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  1. Hi thanks, I already did it but then the arm is drawn inside of the body, I mean both, the arm and the body are drawn at the center of the screen. When I multiply the transpose matrix with the vertex then the arm is drawn at the top of the screen and the body is drawn at the bottom.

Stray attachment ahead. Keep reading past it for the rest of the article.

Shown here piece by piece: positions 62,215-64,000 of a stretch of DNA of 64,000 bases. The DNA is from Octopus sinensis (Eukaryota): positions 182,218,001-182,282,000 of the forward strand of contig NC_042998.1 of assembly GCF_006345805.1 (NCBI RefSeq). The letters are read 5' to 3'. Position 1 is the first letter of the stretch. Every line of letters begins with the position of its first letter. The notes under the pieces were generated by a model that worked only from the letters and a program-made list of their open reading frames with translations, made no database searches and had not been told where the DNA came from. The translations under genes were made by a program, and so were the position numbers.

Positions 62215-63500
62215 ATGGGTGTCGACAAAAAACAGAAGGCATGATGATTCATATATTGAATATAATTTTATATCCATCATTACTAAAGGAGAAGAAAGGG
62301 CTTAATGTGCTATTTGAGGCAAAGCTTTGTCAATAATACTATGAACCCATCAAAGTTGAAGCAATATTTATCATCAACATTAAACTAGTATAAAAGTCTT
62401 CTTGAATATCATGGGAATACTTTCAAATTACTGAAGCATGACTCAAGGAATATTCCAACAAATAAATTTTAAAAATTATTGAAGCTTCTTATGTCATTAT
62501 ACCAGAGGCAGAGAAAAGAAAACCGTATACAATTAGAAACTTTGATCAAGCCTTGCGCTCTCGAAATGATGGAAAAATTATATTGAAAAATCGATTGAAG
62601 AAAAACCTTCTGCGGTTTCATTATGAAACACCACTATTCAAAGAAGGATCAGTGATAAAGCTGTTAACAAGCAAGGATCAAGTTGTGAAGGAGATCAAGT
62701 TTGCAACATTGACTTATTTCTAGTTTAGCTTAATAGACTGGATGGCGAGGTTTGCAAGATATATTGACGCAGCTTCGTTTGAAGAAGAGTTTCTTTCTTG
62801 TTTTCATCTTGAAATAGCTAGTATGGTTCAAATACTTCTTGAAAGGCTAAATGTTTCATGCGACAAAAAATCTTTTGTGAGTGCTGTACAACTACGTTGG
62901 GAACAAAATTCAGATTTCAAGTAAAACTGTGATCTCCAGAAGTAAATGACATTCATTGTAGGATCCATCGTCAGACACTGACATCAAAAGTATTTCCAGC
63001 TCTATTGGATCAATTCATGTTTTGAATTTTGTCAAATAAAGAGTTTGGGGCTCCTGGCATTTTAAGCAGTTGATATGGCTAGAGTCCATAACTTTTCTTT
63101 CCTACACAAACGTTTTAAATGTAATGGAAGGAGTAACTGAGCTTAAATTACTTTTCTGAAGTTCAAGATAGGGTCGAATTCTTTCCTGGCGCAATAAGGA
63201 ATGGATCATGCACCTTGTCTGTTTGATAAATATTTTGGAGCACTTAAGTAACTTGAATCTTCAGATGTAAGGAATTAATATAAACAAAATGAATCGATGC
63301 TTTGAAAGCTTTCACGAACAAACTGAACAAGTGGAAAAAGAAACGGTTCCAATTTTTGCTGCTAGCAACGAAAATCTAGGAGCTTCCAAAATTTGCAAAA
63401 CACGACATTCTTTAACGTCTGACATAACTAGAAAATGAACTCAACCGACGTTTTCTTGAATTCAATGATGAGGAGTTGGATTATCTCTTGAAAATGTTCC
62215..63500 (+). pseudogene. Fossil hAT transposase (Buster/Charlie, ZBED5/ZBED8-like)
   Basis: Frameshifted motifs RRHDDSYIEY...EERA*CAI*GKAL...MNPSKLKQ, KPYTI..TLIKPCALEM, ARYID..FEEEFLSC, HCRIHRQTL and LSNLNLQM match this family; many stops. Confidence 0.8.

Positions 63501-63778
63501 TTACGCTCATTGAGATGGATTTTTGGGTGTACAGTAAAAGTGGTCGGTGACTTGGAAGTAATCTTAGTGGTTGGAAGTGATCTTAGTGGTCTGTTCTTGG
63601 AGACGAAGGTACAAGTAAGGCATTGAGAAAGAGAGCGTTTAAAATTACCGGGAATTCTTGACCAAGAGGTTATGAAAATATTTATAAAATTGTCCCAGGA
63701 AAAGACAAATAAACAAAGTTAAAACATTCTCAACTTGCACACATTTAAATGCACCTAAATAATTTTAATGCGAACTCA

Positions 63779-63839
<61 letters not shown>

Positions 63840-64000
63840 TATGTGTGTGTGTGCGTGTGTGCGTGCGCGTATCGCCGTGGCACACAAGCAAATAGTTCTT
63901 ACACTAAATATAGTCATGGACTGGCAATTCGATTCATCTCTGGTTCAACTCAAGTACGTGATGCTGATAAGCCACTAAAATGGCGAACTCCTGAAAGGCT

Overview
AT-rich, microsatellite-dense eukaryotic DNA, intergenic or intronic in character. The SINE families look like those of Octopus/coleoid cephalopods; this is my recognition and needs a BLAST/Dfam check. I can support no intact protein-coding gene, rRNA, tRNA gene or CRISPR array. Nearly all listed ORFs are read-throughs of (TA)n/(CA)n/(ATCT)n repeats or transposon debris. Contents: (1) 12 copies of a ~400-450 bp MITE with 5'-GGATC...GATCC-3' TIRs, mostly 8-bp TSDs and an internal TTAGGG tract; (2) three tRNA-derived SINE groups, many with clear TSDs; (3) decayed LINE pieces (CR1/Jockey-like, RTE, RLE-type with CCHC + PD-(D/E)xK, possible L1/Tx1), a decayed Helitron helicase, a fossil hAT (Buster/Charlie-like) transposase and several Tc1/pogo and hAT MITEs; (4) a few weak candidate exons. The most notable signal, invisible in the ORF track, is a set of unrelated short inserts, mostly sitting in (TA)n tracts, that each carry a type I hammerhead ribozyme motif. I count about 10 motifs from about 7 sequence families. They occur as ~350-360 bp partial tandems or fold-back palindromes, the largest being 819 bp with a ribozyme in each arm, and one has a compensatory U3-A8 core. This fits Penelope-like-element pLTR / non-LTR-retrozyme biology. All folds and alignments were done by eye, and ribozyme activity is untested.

2. Hi guys, I have been trying for long time figure out this: I load a model from a directx file (I am using opnegl and Java) the model have a hierarchical system of nested reference frames (there are not bones). There is just 2 frames, one of them is called x3ds_Torso and it has a child frame called x3ds_Arm_01. Each one of them has a mesh. The thing is that I can't draw the arm connected to the body. Sometimes the body is in the center of the screen and the arm is at the top. Sometimes they are both in the center. I know that I have to multiply the matrix transformation of every frame by its parent frame starting from the top to the bottom and then I have to multiply every vertex of a mesh by its final transformation matrix. So I have this: [source lang="java"]public void calculeFinalMatrixPosition(Bone boneParent, Bone bone) { System.out.println("-->" + bone.name); if (boneParent != null) { bone.matrixCombined = bone.matrixTransform .multiply(boneParent.matrixCombined); } else { bone.matrixCombined = bone.matrixTransform; } bone.matrixFinal = bone.matrixCombined; for (Bone childBone : bone.boneChilds) { calculeFinalMatrixPosition(bone, childBone); } }[/source] Then multiply every vertex on the mesh: [source lang="java"]public void transformVertex(Bone bone) { for (Iterator<Mesh> iterator = meshes.iterator(); iterator.hasNext();) { Mesh mesh = iterator.next(); if (mesh.boneName.equals(bone.name)) { float[] vertex = new float[4]; double[] newVertex = new double[3]; if (mesh.skinnedVertexBuffer == null) { mesh.skinnedVertexBuffer = new FloatDataBuffer( mesh.numVertices, 3); } mesh.vertexBuffer.buffer.rewind(); while (mesh.vertexBuffer.buffer.hasRemaining()) { vertex[0] = mesh.vertexBuffer.buffer.get(); vertex[1] = mesh.vertexBuffer.buffer.get(); vertex[2] = mesh.vertexBuffer.buffer.get(); vertex[3] = 1; newVertex = bone.matrixFinal.transpose().multiply(vertex); mesh.skinnedVertexBuffer.buffer.put(((float) newVertex[0])); mesh.skinnedVertexBuffer.buffer.put(((float) newVertex[1])); mesh.skinnedVertexBuffer.buffer.put(((float) newVertex[2])); } mesh.vertexBuffer = new FloatDataBuffer( mesh.numVertices, 3); mesh.skinnedVertexBuffer.buffer.rewind(); mesh.vertexBuffer.buffer.put(mesh.skinnedVertexBuffer.buffer); } } for (Bone childBone : bone.boneChilds) { transformVertex(childBone); } } [/source] I know this is not the most efficient code but by now I just want to understand exactly how a hierarchical model is organized and how can I draw it on the screen. Thanks in advance for your help.